Suzanne Brogger. translated by Anne Born
The Overlook Press
The Jade Cat, by Suzanne Brøgger, is a family saga that focuses on members of the Løvin family of Denmark. While the family chronicles go a bit further back, the story essentially begins with Tobias and Katze Løvin and moves onto their children Li, Balder and Bekka. From there, the story moves through Li onto her children, Zeste, Myren, Orm and Tor. The breakdown of the book involves two sections that take up all but 28 pages of the novel–the sections of Katze and Myren. The book is wrapped up by Orm and a distant family member, another Tobias.
The division of the book into sections was a bit problematic, at least when it came to Myren. The focus of her section seemed to be more her mother Li and her three siblings, whereas Myren was hardly mentioned. It would have made more sense to me to have named that portion of the book after Li instead. Even so, it was a minor problem.
My favorite section by far was the first one, Katze’s. Brøgger did a truly phenomenal job and I believe that this section was so superb that it could have easily stood alone as a novella. Brogger’s prose are so rich and ornate–she is able to convey the family’s trials and tribulations in such a way that made me savor every word. Following is an excerpt from page 82 that really captured the tone and essence of the book in general:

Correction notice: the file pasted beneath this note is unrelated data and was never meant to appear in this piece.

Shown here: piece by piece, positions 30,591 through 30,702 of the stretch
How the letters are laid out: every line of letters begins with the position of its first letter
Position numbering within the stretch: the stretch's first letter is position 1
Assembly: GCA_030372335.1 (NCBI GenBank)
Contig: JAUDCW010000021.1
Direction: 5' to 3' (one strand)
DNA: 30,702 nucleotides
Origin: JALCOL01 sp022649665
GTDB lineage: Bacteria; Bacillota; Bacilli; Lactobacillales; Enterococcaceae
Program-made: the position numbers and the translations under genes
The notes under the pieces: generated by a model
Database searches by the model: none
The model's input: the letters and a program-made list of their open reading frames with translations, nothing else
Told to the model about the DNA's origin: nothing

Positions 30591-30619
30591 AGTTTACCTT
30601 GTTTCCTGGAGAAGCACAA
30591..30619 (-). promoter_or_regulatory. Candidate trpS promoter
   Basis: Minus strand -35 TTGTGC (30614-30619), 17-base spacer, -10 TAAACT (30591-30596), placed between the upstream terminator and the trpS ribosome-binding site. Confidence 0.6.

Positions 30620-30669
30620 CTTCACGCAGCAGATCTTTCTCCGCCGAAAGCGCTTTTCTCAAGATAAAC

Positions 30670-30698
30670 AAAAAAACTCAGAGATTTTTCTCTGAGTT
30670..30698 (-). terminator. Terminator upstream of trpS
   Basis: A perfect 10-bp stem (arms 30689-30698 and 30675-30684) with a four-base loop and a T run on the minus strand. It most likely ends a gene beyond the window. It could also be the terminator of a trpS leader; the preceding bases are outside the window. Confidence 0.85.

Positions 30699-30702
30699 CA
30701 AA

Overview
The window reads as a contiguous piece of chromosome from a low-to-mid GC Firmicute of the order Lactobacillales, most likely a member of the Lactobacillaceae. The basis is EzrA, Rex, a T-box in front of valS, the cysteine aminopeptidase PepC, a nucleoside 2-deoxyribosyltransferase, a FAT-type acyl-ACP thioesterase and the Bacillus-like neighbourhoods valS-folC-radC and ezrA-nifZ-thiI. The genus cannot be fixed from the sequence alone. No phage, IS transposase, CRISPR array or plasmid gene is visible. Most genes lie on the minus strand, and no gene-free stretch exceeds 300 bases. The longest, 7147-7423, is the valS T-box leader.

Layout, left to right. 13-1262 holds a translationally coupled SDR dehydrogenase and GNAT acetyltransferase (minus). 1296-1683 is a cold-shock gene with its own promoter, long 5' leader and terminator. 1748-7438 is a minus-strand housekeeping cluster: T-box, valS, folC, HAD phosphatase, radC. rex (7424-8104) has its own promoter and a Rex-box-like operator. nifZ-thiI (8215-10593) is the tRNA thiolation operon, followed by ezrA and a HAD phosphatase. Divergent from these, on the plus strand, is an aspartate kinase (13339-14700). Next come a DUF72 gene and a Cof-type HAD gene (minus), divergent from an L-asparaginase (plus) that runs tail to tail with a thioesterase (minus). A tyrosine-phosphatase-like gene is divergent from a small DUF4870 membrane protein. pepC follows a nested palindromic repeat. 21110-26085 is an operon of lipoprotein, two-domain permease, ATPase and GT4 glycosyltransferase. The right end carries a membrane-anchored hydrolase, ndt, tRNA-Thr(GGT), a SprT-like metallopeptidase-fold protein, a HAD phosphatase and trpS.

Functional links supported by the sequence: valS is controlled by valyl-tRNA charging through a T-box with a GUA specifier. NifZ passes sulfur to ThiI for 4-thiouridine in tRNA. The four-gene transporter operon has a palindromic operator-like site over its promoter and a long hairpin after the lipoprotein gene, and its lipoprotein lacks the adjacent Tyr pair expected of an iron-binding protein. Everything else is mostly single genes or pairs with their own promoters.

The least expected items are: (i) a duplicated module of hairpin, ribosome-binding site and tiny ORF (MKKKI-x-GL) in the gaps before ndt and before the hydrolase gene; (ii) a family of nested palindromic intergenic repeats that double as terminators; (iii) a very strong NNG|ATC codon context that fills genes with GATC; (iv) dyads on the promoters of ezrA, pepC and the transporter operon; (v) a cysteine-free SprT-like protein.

Li was not the only attractive Løvin; the whole family was blessed with good looks. Jas saw Li for the first time at Gammel Mønt 14. He had never seen an apartment like that before, with its heavy silver, carpets, and paintings of naked gods and orinetal silk dragons. In the middle of the living room stood Katze, wearing a bright red dress with a diamond brooch, and red lipstick. She was 40. If he hadn’t been in love with the daughter, he would at once have fallenfor the mother, but he did not hold many cards with which to pique Katze’s interets. She could play the piano herself–any fool could. Jas had no serious education, and worst of all, no family name of interest.
The Jade Cat is heavily mired in stories of love and lust. It involves a lot of passion and sexuality, which often seems fleeting. Many times the characters seemed to be moved completely by their passions, letting such desires dictate the circumstances in their lives. Li seemed especially prone to heeding her desires despite the consequences, loving only when it suited her and withdrawing her love when she felt the need to move on. Brøgger declined to pass judgments on her characters though, at least in her writing. Regardless of the decisions made by each character, whether good or bad, I simply absorbed their stories as opposed to placing myself in the story by agreeing or disagreeing with any particular characters actions. It was a phenomenon that I can’t remember experiencing recently–usually, as a reader, I expect characters to affect me, but in this case I was happy enough to just read their stories without forming a strong attachment.
It just all seemed so sumptuous to me. Many times an author’s meaning or language can be lost in translation, but in the case of The Jade Cat, I can’t imagine that anything was lost in translation. If you’re looking for a fast paced plot, this is not the book for you. However, for those that are looking for a book to envelope you and affect you, I would highly recommend The Jade Cat. It is a great book to digest slowly and mull over.